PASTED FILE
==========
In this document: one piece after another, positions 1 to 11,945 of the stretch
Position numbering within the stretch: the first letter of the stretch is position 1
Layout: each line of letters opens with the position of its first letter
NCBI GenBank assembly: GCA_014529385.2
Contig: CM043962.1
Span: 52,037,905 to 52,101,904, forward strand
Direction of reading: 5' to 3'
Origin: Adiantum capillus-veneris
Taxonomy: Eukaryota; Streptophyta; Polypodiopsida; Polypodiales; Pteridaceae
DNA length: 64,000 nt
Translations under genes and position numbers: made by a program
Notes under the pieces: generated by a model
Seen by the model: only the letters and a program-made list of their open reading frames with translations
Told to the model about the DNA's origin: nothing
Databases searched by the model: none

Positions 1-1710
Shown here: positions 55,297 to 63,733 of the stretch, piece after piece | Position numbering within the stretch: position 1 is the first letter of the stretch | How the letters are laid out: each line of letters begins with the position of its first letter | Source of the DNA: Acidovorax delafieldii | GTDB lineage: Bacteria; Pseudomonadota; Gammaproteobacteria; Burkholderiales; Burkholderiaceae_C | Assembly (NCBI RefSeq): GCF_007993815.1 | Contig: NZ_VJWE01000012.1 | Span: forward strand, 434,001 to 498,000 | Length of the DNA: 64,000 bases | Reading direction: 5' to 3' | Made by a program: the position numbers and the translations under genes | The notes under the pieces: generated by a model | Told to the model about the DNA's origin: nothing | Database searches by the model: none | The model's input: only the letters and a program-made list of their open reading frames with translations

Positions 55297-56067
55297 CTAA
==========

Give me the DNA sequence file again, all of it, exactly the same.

In this document: one piece after another, positions 1 to 11,945 of the stretch
Position numbering within the stretch: the first letter of the stretch is position 1
Layout: each line of letters opens with the position of its first letter
NCBI GenBank assembly: GCA_014529385.2
Contig: CM043962.1
Span: 52,037,905 to 52,101,904, forward strand
Direction of reading: 5' to 3'
Origin: Adiantum capillus-veneris
Taxonomy: Eukaryota; Streptophyta; Polypodiopsida; Polypodiales; Pteridaceae
DNA length: 64,000 nt
Translations under genes and position numbers: made by a program
Notes under the pieces: generated by a model
Seen by the model: only the letters and a program-made list of their open reading frames with translations
Told to the model about the DNA's origin: nothing
Databases searched by the model: none

Positions 1-1710
Shown here: positions 55,297 to 63,733 of the stretch, piece after piece | Position numbering within the stretch: position 1 is the first letter of the stretch | How the letters are laid out: each line of letters begins with the position of its first letter | Source of the DNA: Acidovorax delafieldii | GTDB lineage: Bacteria; Pseudomonadota; Gammaproteobacteria; Burkholderiales; Burkholderiaceae_C | Assembly (NCBI RefSeq): GCF_007993815.1 | Contig: NZ_VJWE01000012.1 | Span: forward strand, 434,001 to 498,000 | Length of the DNA: 64,000 bases | Reading direction: 5' to 3' | Made by a program: the position numbers and the translations under genes | The notes under the pieces: generated by a model | Told to the model about the DNA's origin: nothing | Database searches by the model: none | The model's input: only the letters and a program-made list of their open reading frames with translations

Positions 55297-56067
55297 CTAA